The government's plan to sell off Channel 4 was front and centre at this year's BAFTA TV Awards, as stars pledged to fight to keep the broadcaster in public hands.
Director Steve McQueen, who won an award for his documentary Uprising, told the audience at the Royal Festival Hall in London that the public should "hold tight" to the BBC and Channel 4, adding we should should "fight for inch, inch and inch".
Comedian Holly Walsh, who writes Motherland, told the room: "Public service broadcasting is a testament to what makes the BBC and Channel 4 so bloody fantastic."
Channel 4 mainstay Gogglebox picked up the reality and constructed factual award at the ceremony, with the show's creator using his winning speech to also back the broadcaster.
"Googlebox might have ended when it started nine years ago because it had modest ratings but a publicly owned risk-taking Channel 4 believed in it and they stuck with it," Stephen Lambert said.
"If the government goes ahead with its destructive plan to end Channel 4, these kind of risks will not be taken and a big part will have ended for no good reason."
Comedian Mo Gilligan also sang Channel 4's praises, saying after winning for his Lateish Show: "They let me bring black boy joy, I really appreciate it.
"It would not have been possible without Channel 4, I know everyone has said it but it is so important."
It was a good night for the broadcasters
Elsewhere, the public service broadcasters won big on British TV's biggest night.
BBC prison drama Time won two awards, including for best mini-series - beating off tough competition from the likes of It's A Sin, ITV's Stephen and Sky's Landscapers.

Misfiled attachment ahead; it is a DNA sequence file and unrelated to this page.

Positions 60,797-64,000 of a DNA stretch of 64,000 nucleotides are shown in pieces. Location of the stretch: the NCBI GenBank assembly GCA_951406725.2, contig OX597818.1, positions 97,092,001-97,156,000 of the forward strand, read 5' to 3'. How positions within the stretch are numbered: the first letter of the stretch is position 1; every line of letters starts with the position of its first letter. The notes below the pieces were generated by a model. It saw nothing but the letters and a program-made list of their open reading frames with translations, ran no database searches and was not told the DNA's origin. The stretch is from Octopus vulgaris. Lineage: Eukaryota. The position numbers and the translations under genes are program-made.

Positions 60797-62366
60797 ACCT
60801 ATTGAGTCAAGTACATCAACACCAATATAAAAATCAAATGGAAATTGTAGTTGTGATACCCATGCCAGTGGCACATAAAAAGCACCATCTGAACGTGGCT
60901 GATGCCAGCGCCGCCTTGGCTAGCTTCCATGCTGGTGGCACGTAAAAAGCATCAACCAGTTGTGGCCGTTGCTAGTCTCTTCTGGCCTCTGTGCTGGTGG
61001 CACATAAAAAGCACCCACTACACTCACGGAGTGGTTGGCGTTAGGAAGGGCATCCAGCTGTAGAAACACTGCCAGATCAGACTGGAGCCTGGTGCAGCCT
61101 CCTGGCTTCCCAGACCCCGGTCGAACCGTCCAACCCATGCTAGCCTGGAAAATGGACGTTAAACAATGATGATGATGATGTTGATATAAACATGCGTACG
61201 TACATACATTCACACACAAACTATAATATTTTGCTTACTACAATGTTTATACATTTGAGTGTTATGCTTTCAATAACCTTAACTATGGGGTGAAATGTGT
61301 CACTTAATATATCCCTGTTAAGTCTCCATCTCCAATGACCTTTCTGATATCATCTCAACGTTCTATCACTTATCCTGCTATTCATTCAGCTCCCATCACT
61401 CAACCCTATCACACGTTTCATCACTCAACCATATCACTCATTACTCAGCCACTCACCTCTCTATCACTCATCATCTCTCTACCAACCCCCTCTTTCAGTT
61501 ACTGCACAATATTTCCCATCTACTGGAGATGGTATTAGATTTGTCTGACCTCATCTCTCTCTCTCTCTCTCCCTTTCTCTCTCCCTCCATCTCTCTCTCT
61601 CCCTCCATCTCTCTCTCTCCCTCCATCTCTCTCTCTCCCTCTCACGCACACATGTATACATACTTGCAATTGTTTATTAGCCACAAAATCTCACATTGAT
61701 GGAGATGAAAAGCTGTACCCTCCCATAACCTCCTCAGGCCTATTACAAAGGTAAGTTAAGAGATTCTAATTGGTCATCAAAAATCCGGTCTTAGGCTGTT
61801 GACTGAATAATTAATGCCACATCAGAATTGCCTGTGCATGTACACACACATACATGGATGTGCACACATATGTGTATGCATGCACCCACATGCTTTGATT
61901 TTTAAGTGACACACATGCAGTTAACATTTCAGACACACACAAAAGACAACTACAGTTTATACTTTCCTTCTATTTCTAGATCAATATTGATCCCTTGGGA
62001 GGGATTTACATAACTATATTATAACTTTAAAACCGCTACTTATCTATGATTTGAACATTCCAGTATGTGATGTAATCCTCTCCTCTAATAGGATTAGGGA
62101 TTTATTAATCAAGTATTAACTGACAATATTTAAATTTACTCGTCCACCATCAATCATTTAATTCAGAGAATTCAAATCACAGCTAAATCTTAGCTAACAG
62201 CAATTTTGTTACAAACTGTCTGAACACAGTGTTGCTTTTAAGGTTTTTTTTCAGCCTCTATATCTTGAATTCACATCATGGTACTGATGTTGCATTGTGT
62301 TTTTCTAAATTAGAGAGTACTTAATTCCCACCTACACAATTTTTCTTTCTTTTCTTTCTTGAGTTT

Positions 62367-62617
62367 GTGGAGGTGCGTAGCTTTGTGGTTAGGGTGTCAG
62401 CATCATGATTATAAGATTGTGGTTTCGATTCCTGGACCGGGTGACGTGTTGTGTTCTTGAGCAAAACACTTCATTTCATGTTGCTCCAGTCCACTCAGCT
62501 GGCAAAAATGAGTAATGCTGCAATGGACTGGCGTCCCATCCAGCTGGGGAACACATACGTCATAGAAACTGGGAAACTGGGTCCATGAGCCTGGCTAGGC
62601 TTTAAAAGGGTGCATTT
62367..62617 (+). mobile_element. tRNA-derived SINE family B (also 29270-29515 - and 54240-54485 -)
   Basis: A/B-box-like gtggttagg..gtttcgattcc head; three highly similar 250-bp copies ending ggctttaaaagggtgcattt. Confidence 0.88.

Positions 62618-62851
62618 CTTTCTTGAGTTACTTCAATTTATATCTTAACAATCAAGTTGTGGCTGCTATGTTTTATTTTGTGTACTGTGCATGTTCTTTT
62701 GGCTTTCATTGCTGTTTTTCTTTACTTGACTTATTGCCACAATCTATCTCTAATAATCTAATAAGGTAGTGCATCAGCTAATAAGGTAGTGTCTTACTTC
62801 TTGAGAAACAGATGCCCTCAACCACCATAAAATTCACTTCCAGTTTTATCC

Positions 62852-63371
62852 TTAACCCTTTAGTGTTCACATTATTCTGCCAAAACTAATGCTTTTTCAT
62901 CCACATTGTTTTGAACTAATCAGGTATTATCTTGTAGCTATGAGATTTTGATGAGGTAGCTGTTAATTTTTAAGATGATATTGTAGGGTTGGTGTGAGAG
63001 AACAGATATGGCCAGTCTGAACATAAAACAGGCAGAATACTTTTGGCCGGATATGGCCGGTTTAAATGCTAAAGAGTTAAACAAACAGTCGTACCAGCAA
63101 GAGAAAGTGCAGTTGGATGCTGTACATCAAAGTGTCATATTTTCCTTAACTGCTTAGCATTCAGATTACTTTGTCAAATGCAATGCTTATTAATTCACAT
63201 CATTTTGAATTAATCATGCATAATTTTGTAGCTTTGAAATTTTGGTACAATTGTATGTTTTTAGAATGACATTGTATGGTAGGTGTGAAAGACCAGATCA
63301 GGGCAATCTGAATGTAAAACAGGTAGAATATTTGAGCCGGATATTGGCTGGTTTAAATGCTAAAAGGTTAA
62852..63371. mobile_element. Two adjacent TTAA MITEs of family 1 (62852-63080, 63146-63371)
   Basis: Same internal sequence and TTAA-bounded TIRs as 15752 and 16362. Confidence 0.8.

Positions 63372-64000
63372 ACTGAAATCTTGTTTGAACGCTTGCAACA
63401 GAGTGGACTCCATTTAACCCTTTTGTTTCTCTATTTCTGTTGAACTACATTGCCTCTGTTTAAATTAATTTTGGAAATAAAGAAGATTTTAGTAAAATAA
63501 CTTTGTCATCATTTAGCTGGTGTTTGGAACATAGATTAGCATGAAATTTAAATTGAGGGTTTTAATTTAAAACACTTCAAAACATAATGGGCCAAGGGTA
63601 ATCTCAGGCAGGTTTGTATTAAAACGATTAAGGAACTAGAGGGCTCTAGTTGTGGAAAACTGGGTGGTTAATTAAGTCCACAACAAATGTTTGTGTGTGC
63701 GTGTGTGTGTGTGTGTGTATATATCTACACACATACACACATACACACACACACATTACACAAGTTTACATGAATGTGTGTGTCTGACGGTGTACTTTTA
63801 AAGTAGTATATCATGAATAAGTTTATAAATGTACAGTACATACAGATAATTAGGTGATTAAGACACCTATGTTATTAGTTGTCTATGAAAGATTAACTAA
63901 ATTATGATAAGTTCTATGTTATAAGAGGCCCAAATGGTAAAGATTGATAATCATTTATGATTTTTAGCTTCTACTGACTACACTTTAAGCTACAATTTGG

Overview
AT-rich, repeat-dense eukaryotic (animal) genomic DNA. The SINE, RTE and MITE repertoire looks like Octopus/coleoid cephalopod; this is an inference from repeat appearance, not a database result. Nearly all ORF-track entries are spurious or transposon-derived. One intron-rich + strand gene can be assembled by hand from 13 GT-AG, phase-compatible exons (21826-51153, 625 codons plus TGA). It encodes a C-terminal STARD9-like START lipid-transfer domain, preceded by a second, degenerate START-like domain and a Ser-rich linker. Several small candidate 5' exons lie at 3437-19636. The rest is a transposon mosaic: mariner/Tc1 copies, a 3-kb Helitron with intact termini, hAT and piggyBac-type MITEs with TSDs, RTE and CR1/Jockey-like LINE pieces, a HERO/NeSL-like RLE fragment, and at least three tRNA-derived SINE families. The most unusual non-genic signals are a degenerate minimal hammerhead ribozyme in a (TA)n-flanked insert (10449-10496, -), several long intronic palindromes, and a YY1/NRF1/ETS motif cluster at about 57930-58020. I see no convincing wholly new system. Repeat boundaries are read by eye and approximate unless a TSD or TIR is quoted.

Sean Bean won the best actor award for his role in the show, saying he was "overwhelmed" in a letter read by the show's producer.
Channel 4 COVID drama Help also won a pair of awards, with trophies going to both Cathy Tyson and Jodie Comer for supporting actress and best actress respectively.
Sex Education star Ncuti Gatwa came on stage to huge applause, just hours after it was announced he would be the next Doctor Who.
Joking with his co-star Aimee Lou Wood, they told a knock-knock joke, using him as the punchline, before handing the scripted comedy prize to BBC sitcom Motherland.
Strictly Come Dancing's Giovanni Pernice and Rose Ayling-Ellis won the publicly voted must-see moment award for their moving couple's choice dance last series, in which they danced part of it silence, inspired by Ayling-Ellis's deafness.
Ayling-Ellis said: "It is a very special moment for us because hopefully it showed how powerful TV can be, where it has actually introduced changes. It has even helped the BSL [British Sign Language] law be passed recently.
"It made people stand up more for sign language, and just a better deaf awareness and positiveness towards people. We have still got a long way to go but it is such a great start. We are so, so, so proud of it."
Rapper Big Zuu won twice at the ceremony for his show on Dave, Big Zuu's Big Eats, while the star of Channel 4's Stath Lets Flats, Jamie Demetriou, also bagged a BAFTA - his third in three years.
Scottish comedian Billy Connolly was honoured with a fellowship from BAFTA, giving a trademark funny video speech to the room.
The Big Yin, who suffers from Parkinson's disease, said: "I am very proud to receive this. Life is good. I haven't been on the stage for about two years. This is kind of nice. It suits me.
"Symptom spotters among you may notice that my left is different from my right. It is just one of these things. Parkinson's disease. I suffer badly from the disease.
"My wife puts on my clothes in the morning and takes them off at night. It is a jolly life. I have got no complaints."